The History Of Shipping Containers

Ever wondered how the shipping container became the marvel of engineering and logistics that it is today? From its invention to its modern-day use in global economies, shipping containers have gone through a long and winding history. Here, you can find an overview of the journey taken by these remarkable containers.

Table of Contents:

  1. The World Before Shipping Containers
  2. The Origins of the Shipping Container
  3. Who is Malcolm McLean?
  4. Intermodal Transport
  5. The Standardization of Containers
  6. Resistance Against The Spread Of Container Shipping
  7. The Modern Shipping Container
  8. On-Site Storage Solutions

The World Before Shipping Containers

Before the creation of shipping containers, people would have to load and unload cargo by hand. For centuries, people have been sailing across oceans to bring back new items such as food, cotton, treasure, and other things that their country has never seen before. This was a time-consuming and labor-intensive process, prone to damages and accidents. In addition, there was no standardized way of packaging or storing goods, which made it difficult to keep track of inventory. To put this into perspective, think about the Egyptians, Greeks, Romans, and more recently the British! How did they transport their goods around the world? They clearly shipped to other countries, but without any standardization, it was a slow and challenging process.

Once merchandise arrived at the port, it would sit in a warehouse until space opened up on a vessel. Then, laborers would move the products from storage and load them onto the ship. In the past, people would pack merchandise into sacks, bales, crates or barrels before hand-loading them onto the vessel.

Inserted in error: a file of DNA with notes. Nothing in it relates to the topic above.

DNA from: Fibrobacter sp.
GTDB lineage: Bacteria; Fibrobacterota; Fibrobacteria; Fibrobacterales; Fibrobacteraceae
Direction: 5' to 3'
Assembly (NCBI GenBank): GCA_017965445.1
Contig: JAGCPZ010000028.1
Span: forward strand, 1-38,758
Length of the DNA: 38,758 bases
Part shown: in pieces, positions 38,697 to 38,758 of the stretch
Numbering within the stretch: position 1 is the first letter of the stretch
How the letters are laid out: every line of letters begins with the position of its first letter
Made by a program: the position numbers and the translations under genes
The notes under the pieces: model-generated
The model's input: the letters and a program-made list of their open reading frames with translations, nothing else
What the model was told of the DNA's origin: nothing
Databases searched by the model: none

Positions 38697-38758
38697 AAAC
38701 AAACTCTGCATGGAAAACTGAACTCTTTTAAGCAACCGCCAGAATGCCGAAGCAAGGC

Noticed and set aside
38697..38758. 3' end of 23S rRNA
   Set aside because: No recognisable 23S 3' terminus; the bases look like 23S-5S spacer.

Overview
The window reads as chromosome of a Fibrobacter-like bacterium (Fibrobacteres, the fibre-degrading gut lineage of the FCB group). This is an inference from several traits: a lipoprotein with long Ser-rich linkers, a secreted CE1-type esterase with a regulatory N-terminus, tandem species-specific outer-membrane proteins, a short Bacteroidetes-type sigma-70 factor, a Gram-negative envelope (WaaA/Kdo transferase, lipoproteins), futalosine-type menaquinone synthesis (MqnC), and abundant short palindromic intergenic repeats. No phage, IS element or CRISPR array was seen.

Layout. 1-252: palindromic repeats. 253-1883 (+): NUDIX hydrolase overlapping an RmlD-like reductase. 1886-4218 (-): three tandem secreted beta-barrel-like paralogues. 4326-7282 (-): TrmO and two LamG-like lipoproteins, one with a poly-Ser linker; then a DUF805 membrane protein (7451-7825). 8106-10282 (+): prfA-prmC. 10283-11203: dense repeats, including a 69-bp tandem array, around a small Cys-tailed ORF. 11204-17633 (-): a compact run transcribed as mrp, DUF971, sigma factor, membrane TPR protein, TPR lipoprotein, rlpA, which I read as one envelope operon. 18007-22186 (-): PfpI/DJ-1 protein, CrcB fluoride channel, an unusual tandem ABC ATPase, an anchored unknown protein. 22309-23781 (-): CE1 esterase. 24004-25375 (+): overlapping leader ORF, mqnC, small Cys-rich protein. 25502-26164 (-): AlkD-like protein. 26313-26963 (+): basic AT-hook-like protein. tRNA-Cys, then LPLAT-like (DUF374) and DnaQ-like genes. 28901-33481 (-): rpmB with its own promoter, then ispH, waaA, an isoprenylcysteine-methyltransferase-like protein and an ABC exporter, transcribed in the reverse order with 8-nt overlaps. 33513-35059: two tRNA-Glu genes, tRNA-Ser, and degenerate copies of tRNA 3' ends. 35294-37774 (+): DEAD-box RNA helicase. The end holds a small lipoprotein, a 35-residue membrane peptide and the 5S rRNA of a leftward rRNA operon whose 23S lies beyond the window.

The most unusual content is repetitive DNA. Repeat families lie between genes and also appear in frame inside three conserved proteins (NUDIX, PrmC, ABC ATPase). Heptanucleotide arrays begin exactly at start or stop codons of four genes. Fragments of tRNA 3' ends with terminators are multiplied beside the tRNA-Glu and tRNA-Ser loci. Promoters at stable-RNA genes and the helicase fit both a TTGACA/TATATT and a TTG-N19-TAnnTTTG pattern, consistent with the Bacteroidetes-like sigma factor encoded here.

Can you imagine how much work this was? This process was called breakbulk cargo. Each ship held around 200,000 pieces of cargo, quickly becoming a problem as the second industrial revolution progressed (the early 1900s) and trains became more popular. Shipping cargo via ship was much slower than other methods and often resulted in delays at the ports. For example, large ships could take up to a week to unload and reload. This was the only way to transport goods for centuries until recent advancements changed the process.

(Levinson, 2006: The Box: How the Shipping Container Made the World Smaller and the World Economy Bigger).

The Origins of the Shipping Container

The first shipping container was designed by American trucking magnate Malcolm McLean in 1956. McLean recognized the potential for using standardized containers to transport cargo more efficiently. He had the idea of using large metal boxes that could be loaded onto ships, trucks, and trains using cranes.

Who Is Malcolm McLean?

Born in 1914, Malcolm McLean grew up on a farm in North Carolina. In 1931, he completed school and worked for years to save money to buy a used truck; which he did in 1934 when he started his transport business. By 1941, he had successfully scaled up his transport business by adding five trucks under him. During a routine delivery of cotton bales in 1937, from North Carolina to New Jersey, McLean witnessed dockworkers loading and unloading cargo, which took hours upon hours. He contemplated what a waste of time and money this was.